May 25, 2019

Telling the Stories of Experiments at Auschwitz

The story of medical atrocities inflicted on women in Auschwitz-Birkenau finally ought to be told. 

Alongside its gas chambers and crematoria, Auschwitz served as a mass scientific laboratory with a vast number of Jewish women used as live specimens. Women young and old were forced into large medical trials aimed at advancing the study of the female reproductive system. Most of those who survived suffered the long-lasting tragedy of having their womanhood forever compromised.

It started after selection at the unloading ramps, when women who were not condemned to the gas chambers often had an unknown substance injected into their breasts. Many female Jewish prisoners in the camp were subsequently forced to ingest food or liquid that likewise contained an unknown substance. Neither during nor after the Holocaust did the women learn what was being put into their bodies, and to this day it remains a challenge to conclusively state what kind of reproductive procedures the Nazis were practicing.

But what is known for certain is that Jewish women in Auschwitz stopped menstruating. Most missed their period for months. Many didn’t live long enough to ovulate again. Some who survived went years before their next menstrual cycle. Others remained permanently infertile. 

“Neither during nor after the Holocaust did the women learn what was being put into their bodies.”

These developments have long been considered to be the inevitable outcome of surviving the horrendous existence that was life in Auschwitz. Extreme malnutrition and immeasurable levels of physical and emotional trauma were the norm, and it has been commonly accepted that the fertility issues many women experienced after the Holocaust were a byproduct of those conditions.

However, over the course of decades of working with survivors of Nazi medical experiments, we have come across ample evidence that the cessation of Jewish women’s menstrual cycles in Auschwitz wasn’t simply a byproduct of the physical and emotional conditions in the camp. It likewise has become clear that survivors’ wrenching postwar fertility issues were tied, at least to some degree, to the unknown substances injected or ingested in Auschwitz.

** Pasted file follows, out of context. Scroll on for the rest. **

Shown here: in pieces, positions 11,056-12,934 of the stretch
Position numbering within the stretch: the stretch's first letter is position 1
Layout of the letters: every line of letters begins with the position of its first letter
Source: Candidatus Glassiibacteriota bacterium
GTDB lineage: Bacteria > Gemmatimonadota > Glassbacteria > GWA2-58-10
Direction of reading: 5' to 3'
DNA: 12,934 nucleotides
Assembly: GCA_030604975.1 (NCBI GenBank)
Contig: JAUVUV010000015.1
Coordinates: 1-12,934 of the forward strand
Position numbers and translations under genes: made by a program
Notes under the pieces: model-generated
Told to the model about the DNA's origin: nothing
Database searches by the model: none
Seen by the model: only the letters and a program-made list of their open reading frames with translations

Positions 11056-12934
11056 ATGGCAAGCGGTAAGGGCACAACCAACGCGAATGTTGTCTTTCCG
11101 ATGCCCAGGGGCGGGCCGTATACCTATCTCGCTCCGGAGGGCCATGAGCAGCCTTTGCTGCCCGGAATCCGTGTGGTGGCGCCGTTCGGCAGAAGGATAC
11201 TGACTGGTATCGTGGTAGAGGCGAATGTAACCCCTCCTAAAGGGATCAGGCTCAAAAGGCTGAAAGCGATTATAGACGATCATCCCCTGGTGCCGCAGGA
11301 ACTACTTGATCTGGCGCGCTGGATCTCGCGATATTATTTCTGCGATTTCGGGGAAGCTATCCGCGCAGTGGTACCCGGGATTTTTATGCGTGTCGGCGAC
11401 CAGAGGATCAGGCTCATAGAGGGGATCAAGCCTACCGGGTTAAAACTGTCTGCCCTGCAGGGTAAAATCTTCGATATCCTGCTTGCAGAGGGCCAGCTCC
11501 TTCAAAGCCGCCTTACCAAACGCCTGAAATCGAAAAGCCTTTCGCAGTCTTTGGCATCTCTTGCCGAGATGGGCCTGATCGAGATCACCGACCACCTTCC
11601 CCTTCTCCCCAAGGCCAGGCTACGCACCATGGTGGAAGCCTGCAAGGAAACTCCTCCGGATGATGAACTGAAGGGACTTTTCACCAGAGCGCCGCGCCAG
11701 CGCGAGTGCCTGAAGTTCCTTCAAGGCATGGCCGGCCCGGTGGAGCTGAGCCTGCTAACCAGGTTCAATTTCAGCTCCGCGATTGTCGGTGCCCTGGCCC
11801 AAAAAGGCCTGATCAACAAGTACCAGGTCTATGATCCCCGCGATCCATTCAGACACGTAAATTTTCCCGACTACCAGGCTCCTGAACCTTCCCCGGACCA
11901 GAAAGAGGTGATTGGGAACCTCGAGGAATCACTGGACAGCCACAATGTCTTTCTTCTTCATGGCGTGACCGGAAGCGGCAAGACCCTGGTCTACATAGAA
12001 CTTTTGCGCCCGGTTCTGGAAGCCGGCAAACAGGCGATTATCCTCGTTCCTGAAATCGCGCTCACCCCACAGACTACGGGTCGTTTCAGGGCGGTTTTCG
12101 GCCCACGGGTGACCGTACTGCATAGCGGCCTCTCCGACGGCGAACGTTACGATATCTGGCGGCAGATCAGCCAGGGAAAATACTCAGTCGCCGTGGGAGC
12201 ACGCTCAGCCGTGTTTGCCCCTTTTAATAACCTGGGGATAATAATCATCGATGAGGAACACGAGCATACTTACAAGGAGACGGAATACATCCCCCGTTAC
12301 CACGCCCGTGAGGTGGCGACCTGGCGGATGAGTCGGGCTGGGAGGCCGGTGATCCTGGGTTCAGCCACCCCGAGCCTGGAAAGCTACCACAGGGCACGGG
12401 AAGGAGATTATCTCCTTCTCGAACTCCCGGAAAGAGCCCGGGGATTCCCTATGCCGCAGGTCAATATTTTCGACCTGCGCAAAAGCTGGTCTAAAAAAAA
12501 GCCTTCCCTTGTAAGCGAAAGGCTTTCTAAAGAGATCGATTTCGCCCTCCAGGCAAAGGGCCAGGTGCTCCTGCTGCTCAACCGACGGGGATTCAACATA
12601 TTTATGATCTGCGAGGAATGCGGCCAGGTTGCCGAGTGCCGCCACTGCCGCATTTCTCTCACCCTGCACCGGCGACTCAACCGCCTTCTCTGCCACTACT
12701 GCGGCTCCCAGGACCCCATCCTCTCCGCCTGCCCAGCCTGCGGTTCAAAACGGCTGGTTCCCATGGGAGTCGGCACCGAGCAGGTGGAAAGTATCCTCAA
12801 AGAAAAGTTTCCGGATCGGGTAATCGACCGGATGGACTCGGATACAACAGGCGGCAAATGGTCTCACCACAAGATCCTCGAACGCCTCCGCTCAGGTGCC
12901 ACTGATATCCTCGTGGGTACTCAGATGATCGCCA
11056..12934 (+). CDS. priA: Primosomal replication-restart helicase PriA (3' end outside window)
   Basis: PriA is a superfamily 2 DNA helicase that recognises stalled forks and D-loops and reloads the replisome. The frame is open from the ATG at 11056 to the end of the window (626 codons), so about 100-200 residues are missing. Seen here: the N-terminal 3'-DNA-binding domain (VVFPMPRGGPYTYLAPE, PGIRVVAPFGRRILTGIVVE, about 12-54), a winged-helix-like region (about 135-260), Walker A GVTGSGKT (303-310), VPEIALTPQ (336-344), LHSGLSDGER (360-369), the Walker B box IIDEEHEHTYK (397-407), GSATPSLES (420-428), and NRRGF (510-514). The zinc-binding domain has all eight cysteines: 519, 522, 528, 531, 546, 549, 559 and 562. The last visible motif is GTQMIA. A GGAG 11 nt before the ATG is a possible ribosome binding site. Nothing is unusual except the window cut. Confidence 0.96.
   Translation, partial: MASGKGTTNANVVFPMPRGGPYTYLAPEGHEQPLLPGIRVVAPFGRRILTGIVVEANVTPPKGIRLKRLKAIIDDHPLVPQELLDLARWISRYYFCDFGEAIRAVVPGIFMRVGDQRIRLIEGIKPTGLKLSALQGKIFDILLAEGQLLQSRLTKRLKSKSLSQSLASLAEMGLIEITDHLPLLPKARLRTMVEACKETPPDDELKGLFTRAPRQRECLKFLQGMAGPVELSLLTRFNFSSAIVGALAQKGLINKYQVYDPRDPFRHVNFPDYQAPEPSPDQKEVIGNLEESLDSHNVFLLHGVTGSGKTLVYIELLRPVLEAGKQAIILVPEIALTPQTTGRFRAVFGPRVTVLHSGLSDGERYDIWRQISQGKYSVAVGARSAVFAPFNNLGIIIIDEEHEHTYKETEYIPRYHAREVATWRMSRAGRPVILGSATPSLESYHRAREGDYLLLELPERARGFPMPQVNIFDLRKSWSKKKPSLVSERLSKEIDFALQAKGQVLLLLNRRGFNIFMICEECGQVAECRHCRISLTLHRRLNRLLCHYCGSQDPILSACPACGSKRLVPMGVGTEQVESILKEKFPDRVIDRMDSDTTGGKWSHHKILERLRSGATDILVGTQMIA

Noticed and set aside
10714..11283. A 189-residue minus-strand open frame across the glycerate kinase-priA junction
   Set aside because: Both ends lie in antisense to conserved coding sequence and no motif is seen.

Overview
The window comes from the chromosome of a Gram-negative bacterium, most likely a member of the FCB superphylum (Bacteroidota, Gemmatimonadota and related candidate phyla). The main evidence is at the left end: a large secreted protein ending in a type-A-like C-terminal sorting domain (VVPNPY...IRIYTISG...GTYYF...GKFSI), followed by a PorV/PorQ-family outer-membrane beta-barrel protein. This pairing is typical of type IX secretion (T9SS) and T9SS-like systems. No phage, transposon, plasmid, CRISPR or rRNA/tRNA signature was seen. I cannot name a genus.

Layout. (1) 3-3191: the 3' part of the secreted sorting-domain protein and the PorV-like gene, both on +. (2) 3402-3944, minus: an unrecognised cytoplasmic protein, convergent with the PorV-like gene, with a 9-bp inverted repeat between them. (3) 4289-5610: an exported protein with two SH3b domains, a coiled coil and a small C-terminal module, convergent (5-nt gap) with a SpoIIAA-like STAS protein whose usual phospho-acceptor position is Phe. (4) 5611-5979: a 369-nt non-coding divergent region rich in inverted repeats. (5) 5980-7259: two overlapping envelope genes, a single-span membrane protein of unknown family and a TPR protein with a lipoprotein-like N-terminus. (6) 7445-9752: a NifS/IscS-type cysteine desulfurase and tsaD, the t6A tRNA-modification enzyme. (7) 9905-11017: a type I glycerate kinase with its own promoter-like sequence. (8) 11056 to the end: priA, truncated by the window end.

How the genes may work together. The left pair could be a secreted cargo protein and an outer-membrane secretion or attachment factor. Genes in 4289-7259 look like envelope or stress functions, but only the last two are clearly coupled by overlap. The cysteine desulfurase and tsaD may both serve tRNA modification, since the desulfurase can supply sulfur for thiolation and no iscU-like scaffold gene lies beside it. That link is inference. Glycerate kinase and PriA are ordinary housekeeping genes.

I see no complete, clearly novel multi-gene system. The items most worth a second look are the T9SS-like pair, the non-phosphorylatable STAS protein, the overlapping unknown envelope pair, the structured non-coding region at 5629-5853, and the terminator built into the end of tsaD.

It is hard to overstate the trauma that followed many female survivors throughout their lives. Losing their womanhood robbed these women of hope for a future — hope that they could ever have children, that those children could ever be healthy, that their family could somehow go on after the Holocaust.

Many survivors were unable to have children. Others suffered through multiple miscarriages or early onset of menopause. Some succumbed to gynecological cancers, while others gave birth to children with severe physical disabilities. 

Seven decades after the Holocaust, it is no longer possible to determine the degree to which hormone trials at Auschwitz contributed to survivors’ lifelong physical and emotional suffering. The victims themselves, who never learned what exactly was done to them or why, rarely perceived the routine injection or the forced ingestion as a medical experiment, and therefore never connected it to their reproductive health issues.

But the women we have worked with all remembered. They remembered when their periods stopped shortly after arriving in Auschwitz. They remembered the tiny reprieve of not having to suffer their monthly menstruation in a place where privacy was nonexistent, sanitary napkins were unavailable and hygienic conditions were beyond appalling. 

Every woman would.

There are still survivors alive who remember. We owe it to them — and to the many, many more whose voices have already been silenced — to actively seek out and document their stories. We can only hope that it is not too late for them — and us — to finally understand what was done to their bodies in the name of “reproductive science.”


Ruth Jolanda Weinberger is a historian at the Conference on Jewish Material Claims Against Germany and can be reached at ruth.weinberger@claimscon.orgPeggy Kleinplatz is a professor of medicine at the University of Ottawa and can be reached at (613) 563-0846. Paul Weindling is a professor of the history of medicine at Oxford Brookes University and can be reached at pjweindling@brookes.ac.uk.